From my viewpoint and the viewpoint of others, it’s the company’s plan to get rid of as many full-time employees as they can. In the department that I work there are job openings for part-time, So they are getting rid of full-time and replacing them with part-time people. We are still doing the same volume of work, so no slowdown. I was released to go back to work with no restrictions.
            I was first told by HR that my job had been filled. I called my Supervisor and he said “no, I held your position open, I was expecting you to come back”. Then when I called HR back and told them that, then they told me,” sorry, your full-time job has been eliminated, they are overstaffed out there”. But yet they are filling part-time positions on the same job.
            I hope this clears up the picture of what the company is doing.
            I just feel that the company is doing something wrong here first because it was an on-the–job injury and second the company has a reinstatement policy which I meet all the qualifications to be reinstated to my job because I have an excellent work record.

            Comment


            • #7
              If the compnay is letting fulltime people go and replacing them with part time people across the board, that is legal.


              If they were targeting one group (minorities for example) and replacing them with part time, then we would be looking at another issue.

              If they let someone go, and then later rehire them but dont necessarily rehire someone else, that isnt illegal unless the reason they didnt hire the 2nd person was for an illegal reason (race, age, gender etc).
              I find that the harder I work, the more luck I seem to have.
              Thomas Jefferson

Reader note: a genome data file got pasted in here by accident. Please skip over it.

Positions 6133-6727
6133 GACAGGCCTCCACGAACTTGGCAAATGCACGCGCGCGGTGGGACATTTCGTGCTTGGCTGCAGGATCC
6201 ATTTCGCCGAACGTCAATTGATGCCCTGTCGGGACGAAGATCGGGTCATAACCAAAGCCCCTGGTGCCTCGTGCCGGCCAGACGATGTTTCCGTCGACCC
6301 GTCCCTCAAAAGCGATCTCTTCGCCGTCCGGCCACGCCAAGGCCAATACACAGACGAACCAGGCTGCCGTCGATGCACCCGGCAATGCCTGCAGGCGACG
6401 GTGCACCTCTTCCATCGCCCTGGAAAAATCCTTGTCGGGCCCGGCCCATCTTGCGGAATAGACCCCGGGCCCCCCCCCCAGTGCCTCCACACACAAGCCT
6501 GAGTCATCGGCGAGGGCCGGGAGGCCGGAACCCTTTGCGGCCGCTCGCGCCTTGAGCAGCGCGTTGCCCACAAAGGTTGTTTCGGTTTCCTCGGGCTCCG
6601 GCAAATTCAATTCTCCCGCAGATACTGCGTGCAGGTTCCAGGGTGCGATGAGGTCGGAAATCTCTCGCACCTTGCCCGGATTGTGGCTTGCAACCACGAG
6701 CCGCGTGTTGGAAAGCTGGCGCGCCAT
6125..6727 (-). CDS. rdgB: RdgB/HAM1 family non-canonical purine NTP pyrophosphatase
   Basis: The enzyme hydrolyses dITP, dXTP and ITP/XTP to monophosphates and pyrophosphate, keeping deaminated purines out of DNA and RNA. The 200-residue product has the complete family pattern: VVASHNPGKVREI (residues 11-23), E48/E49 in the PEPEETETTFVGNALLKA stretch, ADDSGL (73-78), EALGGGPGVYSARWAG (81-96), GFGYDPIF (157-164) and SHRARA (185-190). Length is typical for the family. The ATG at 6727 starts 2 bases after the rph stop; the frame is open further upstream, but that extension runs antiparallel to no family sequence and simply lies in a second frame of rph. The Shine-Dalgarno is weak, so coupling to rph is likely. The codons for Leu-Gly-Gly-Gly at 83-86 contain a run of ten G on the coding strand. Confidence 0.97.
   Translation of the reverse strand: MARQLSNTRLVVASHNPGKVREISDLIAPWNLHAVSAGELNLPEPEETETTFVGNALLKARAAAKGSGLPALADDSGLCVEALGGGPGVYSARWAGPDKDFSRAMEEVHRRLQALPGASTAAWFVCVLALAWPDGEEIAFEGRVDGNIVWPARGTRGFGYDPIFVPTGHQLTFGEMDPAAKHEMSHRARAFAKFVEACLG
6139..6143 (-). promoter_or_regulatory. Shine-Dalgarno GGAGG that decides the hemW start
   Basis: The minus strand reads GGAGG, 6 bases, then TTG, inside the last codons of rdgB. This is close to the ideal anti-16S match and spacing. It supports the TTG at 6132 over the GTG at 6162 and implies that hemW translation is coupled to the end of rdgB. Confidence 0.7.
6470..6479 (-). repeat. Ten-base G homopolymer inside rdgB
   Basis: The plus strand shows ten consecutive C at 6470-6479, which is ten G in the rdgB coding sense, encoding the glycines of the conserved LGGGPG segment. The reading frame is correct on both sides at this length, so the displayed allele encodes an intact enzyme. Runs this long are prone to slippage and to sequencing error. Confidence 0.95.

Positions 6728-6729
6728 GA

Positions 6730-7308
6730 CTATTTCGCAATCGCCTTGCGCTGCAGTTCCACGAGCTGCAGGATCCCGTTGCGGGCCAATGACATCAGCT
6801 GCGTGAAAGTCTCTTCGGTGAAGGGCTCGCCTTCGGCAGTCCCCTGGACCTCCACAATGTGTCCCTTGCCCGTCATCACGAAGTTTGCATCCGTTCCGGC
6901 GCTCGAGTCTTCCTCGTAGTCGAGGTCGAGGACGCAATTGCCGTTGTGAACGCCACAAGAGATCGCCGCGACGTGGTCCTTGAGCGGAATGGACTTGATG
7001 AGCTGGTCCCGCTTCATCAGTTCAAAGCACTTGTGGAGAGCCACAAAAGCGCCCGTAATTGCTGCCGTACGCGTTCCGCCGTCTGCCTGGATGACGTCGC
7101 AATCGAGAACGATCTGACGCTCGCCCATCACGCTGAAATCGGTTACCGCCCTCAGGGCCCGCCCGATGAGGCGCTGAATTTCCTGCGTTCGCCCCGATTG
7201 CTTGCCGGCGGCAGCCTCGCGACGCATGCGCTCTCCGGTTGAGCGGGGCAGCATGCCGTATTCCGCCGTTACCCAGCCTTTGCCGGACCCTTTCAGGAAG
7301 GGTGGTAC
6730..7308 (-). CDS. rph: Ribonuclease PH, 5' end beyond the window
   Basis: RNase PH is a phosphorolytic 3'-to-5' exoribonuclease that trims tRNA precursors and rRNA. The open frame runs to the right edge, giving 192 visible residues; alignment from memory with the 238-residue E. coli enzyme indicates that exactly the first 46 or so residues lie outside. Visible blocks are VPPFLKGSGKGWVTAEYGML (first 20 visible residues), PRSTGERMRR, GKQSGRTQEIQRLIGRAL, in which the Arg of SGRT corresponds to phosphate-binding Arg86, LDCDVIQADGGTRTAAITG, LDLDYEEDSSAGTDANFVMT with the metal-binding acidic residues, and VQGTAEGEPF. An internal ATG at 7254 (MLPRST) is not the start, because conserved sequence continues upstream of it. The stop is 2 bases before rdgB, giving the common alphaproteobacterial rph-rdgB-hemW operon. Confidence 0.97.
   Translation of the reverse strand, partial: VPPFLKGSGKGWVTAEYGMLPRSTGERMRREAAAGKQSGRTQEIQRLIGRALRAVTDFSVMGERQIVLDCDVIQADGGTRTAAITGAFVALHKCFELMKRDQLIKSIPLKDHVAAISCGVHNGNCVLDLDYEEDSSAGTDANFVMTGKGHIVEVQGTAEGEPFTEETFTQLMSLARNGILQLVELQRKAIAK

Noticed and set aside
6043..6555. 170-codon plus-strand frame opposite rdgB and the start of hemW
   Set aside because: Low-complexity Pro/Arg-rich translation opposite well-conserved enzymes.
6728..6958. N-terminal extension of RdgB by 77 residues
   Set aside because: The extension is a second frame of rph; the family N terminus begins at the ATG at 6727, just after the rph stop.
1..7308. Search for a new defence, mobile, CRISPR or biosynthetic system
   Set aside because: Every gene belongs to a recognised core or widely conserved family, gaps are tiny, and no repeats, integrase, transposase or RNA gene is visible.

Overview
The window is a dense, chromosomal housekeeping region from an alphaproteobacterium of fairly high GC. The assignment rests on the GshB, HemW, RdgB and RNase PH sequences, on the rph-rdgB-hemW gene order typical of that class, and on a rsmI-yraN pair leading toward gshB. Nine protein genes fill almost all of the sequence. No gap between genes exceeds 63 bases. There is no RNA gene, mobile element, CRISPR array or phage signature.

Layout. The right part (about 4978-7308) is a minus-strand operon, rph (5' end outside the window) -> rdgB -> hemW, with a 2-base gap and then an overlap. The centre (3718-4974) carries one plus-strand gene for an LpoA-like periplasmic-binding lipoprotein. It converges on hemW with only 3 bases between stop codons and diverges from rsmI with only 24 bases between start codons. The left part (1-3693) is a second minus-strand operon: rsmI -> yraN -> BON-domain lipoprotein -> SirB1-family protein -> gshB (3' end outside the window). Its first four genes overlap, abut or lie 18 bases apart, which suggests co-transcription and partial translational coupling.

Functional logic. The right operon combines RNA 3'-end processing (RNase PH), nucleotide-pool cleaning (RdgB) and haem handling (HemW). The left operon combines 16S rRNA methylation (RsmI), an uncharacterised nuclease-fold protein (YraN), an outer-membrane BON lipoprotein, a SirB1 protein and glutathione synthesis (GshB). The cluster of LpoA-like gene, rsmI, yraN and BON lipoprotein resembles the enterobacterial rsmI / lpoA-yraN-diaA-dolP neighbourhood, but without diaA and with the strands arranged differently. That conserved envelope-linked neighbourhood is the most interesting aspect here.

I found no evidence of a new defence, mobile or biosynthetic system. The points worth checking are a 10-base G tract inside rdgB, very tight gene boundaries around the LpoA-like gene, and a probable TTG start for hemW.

Comment


              • #8
                If they are getting rid of FT positions and dropping all of those who exceed the 12 week limit under FMLA to PT, that is legal. The fact that others have been able to later move into FT slots as they came available does not make this illegal. Who knows? A FT slot may open up and you could be moved into it. As others have been dropped aswell and there are no currently available FT positions it makes it much much harder to claim they are only reducing your hours because you took FMLA or had a work injury.
                I post with the full knowledge and support of my employer, though the opinions rendered are my own and not necessarily representative of their position. In other words, I'm a free agent.

                Comment


                • #9
                  Thank you all for your replies.
                  I just got blindsided by a process that the company has recently started to try and lower their cost. My Supervisor was not even aware that they were doing this until it happened to me. So it appears that they are not doing anything illegal.
                  I do not look for things to get any better so I’m stuck with my part-time until I can find a better job. Those other 2 guys that I mentioned that had their full-time positions reinstated both had between 15 and 20 years in with the company. I have 4 years of service.
                  I had thought about sending HR an Email and telling them that I was going to seek legal action and state my reasons why, but now I’m thinking with my years of service, I would probably get fired. One last question: Could I get fired if I did send HR an Email saying that I was going to seek legal action? I know now that I can’t seek legal action, but I would like to see what the company’s reply would be.

                  Comment


                  • #10
                    If you are trying to use the attorney as a threat so they take you back full time..I can guarantee you, it will not make them love you. There's a word for that kind of action and its not pretty.


                    If I was the company and you said that my response would be "fine, contact an attorney, here's my card, make sure they spell my name properly."
                    I find that the harder I work, the more luck I seem to have.
                    Thomas Jefferson

                    Comment

                    The LaborLawTalk.com forum is intended for informational use only and should not be relied upon and is not a substitute for legal advice. The information contained on LaborLawTalk.com are opinions and suggestions of members and is not a representation of the opinions of LaborLawTalk.com. LaborLawTalk.com does not warrant or vouch for the accuracy, completeness or usefulness of any postings or the qualifications of any person responding. Please consult a legal expert or seek the services of an attorney in your area for more accuracy on your specific situation.
                    Working...
                    X